The work to ensure a clean product doesn’t end with storage. Getting the product to the consumer in good condition means monitoring the transportation conditions, as well.
Good practices for transportation include a plan to:
- Evaluate vehicles and transportation equipment. The design and maintenance of vehicles and transportation equipment should assure that food is not contaminated by the equipment itself during transport.
- Address transportation conditions. Measures should be taken to ensure food is not contaminated during transportation, such as adequate temperature controls and separation of food from non-food items in the same load.
- Exchange information. It is important to know information about prior cargo, how and when the vehicle was cleaned, and temperature control between the shipper, carrier, and receiver. For example, a carrier transporting bulk liquid non-dairy foods would want to ensure that vehicles that have previously hauled milk will not introduce allergens into non-dairy foods through cross contact.
- Train employees. Carrier personnel should be knowledgeable about sanitary transportation practices and have documentation of the training.
- Keep records. Carriers and shippers should keep written records related to transportation equipment cleaning, prior cargos, and temperature control.
If a product is shipped or received in a rail car, inspect the car to make sure that it meets certain standings. If the car doesn’t meet standards and cannot be fixed, reject that car. When evaluating a rail car or truck, make sure that:
- Interiors of all standard rail cars and trucks are clean and free of any dust, dirt, strings, tags, or other debris.
- Walls, ceilings, and floors of boxcars and trucks are free of any sharp projections such as nails, staples, wire cables, etc.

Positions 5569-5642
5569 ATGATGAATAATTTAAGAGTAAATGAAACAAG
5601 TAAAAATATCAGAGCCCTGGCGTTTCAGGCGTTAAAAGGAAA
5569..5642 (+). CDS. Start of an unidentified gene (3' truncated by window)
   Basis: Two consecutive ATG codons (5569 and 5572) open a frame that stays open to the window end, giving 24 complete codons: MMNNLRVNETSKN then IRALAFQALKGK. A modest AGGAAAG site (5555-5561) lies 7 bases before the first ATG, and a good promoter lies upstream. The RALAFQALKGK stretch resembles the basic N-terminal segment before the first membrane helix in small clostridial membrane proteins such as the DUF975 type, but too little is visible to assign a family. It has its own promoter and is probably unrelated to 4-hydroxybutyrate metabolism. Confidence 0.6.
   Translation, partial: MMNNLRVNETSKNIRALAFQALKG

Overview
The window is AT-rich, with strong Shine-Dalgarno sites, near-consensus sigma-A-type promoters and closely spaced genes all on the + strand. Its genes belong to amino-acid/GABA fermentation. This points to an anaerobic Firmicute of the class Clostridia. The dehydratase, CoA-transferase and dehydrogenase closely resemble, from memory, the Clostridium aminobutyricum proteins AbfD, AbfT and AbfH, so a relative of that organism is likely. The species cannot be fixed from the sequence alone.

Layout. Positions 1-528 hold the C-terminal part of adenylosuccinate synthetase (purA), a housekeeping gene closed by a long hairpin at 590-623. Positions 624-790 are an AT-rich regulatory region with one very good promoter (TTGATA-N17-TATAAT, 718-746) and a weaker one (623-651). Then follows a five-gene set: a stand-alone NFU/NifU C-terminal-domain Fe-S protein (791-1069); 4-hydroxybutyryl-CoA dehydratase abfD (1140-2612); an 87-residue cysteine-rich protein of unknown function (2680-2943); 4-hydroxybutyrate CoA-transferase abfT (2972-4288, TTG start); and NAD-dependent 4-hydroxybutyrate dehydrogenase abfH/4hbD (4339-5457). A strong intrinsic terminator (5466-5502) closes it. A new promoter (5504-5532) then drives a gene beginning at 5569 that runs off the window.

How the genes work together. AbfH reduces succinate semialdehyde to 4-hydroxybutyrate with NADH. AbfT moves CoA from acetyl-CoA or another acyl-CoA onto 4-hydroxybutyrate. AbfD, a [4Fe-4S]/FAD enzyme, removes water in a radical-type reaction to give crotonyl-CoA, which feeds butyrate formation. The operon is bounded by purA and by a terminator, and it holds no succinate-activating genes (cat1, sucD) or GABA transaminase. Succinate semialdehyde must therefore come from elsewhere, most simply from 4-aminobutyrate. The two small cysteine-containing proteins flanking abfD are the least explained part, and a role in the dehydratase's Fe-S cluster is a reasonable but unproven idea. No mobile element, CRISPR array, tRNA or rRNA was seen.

- Transportation containers are thoroughly checked for potential water leaks before loading. Doors and hatches should be tight fitting and provided with gaskets where appropriate.
- Rail cars or trucks are free of any unusual (off) odors such as paint, onions, ammonia, or other strong foreign scent.
- When receiving shipments, if pest contamination is found, inspect boxes or bags. If mice are suspected, a random inspection of bags or boxes should be performed with a black light. Shipments should be rejected if any rodent or insect activity is found.
- All received products should be transferred to pallets or skids. Product is never to be placed directly on the floor.
Bulk containers are often used to move peanuts. Bulk rail cars and trailers are sealed at all times except when cleaning, loading, or unloading. Before unloading, seals should be checked before removal to ensure no tampering has occurred. If seals are intact, the inside of the bulk unit should be visually inspected for cleanliness. If the bulk container is found unacceptable, reject, and contact the owner.
Bulk-loading systems should be routinely inspected.
When loading configuration is not specified, peanuts should be as evenly distributed as possible with the minimum number of space voids (open spaces between pallets or bulk sacks) to prevent loads from shifting.